I don’t do recipes. I’ll happily eat or drink anything anyone wishes to fix for me, within reason, but my cooking involves opening the freezer door. If I’m lucky, I’ll find something edible (not surprisingly, my freezer contains inedibles like warranties and inventory lists in hopes of saving them from fire). I’ll then let the hunk of whatever defrost, find appropriate veggies in the garden (or the freezer, if winter), and fling them on the stove or in the oven at a convenient time. Voila, food.
Drinking is another matter. I never learned to drink alcohol. Alcoholism in the family and dire poverty prevented wasting cash on anything except iced tea bags for the better part of my life. But as you can tell from the new book I have coming out here at BVC, I write Regencies, and Regency society apparently drank like fish. One assumes fish drink, anyway. So at some point I had to at least study alcoholic drinks so I had some vague notion of what I was writing about.
I have since learned to drink sweet wines or mix bad daiquiris, but I don’t believe I could have survived with Regency beverages. The poor, of course, drank the local stuff—beer and ale and porter and gin. Ale is apparently less bitter than beer and stout is an aged, dark, stronger beer, so they seem pretty interchangeable to me. Small beer was for children, from the second or third mash refermentation. Blech, ptui. Gin originally came from the Netherlands but after tasting Dutch Courage during one of their many European wars, the English figured out it was basically alcohol and juniper, of which they had plenty right at home. They didn’t call the stuff blue ruin for nothing.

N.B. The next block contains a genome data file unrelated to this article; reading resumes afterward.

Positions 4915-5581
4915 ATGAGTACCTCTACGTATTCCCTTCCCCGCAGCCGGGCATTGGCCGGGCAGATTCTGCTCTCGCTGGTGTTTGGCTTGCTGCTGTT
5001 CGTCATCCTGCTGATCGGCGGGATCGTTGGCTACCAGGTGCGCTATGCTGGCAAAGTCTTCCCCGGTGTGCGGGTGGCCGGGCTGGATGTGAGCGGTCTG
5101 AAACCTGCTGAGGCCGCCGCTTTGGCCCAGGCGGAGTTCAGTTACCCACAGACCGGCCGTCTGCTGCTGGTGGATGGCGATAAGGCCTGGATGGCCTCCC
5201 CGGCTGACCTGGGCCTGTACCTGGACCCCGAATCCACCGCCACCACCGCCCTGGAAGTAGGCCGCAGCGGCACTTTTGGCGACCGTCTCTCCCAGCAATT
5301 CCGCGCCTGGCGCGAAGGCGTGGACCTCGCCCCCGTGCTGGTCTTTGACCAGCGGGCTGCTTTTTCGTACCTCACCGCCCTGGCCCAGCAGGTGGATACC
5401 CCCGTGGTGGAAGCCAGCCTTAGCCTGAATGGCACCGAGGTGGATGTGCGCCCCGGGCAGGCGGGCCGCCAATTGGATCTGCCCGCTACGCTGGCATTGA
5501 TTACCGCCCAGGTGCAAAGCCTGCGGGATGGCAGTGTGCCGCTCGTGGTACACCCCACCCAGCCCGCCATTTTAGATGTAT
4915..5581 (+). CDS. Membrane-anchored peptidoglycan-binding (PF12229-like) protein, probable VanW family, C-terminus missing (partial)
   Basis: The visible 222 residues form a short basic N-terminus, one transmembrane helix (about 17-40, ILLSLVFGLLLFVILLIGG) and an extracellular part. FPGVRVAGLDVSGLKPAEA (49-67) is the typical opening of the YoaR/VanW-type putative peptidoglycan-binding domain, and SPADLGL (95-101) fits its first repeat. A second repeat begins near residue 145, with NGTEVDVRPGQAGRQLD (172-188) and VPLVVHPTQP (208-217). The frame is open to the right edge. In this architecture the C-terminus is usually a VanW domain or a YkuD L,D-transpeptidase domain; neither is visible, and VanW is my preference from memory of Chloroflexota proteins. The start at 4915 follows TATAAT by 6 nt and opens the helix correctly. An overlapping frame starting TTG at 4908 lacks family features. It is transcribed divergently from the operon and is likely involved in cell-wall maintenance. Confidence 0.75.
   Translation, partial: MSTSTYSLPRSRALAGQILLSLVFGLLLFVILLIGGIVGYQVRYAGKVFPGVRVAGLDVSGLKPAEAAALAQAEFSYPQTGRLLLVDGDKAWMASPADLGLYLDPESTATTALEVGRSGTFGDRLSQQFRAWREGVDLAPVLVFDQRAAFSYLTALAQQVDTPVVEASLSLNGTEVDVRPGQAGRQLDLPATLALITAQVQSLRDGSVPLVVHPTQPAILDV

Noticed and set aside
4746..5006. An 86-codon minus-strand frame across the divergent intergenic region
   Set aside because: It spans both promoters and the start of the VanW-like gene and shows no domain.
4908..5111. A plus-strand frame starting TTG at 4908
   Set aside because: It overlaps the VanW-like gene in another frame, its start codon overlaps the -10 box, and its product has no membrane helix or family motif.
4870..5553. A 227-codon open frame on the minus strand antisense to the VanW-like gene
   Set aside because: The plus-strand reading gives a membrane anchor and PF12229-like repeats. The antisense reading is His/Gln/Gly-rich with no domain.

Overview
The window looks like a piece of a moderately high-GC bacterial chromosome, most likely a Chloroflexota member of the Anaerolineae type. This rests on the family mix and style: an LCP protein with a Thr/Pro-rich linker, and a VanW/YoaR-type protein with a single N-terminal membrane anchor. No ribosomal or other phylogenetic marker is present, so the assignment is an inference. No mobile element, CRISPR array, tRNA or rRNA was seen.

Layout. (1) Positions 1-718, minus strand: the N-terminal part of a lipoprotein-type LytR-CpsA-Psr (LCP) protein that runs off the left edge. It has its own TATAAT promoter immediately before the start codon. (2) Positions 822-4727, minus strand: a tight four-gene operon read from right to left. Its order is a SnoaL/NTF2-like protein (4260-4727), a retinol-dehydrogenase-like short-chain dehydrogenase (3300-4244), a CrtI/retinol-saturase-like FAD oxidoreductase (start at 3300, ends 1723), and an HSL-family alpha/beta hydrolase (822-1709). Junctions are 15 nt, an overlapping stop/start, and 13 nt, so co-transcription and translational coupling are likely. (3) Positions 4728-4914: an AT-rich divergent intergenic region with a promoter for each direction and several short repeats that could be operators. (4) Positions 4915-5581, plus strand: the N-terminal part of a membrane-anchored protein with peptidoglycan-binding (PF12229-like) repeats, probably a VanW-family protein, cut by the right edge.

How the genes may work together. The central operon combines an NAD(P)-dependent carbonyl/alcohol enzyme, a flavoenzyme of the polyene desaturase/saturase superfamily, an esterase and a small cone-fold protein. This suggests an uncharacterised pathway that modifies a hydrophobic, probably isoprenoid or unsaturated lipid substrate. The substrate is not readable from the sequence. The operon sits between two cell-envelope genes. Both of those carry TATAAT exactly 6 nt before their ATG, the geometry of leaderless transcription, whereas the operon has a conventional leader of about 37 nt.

The aristocracy, having more money to waste, generally favored fine wines, which had to be imported since wine grapes did not fare well on the damp isle. Those blasted French wars often interfered with the wine supply, however, so the English had to become more inventive. Bordeaux (often called claret in Regencies, as in “he drew his claret” since blood and Bordeaux apparently have similar color) and burgundy had to be supplemented at the table with hock (any German wine), and Spanish and Portuguese Madeira, Malaga, and sherry (which is also called sack or Canary, for those of you who dive deeply into Regency-speak).
Any good Regency gentleman had to have his brandy, smuggled or however, which is distilled from wine. The true gentlemen would serve French brandy, but the thrifty housewife would take the brandy and dilute it with leftover fruit and create buckets of cherry brandy—ladies after my own heart.
The one Regency recipe I’d be very wary of is ratafia. Should you be jolted back in time, don’t drink it unless you’ve seen it made. A basic—harmless—recipe from Wikipedia includes a bottle of wine, 1/4 cup vodka, 1 cup fruits, vegetables, or herbs, 1/4 cup sugar. Combine all ingredients in a large jar and refrigerate 3 to 4 week. Strain and keep refrigerated. See that last part? The Regency era didn’t come with proper refrigeration. Worse yet, England didn’t keep a large supply of fresh fruits and vegetables in winter. Thus other seasonings were sought, such as peach and cherry kernels or bitter almonds—which just happen to contain high levels of toxic amygdalin—cyanide.
So there you go, my summer recipe for you—cyanide on the rocks.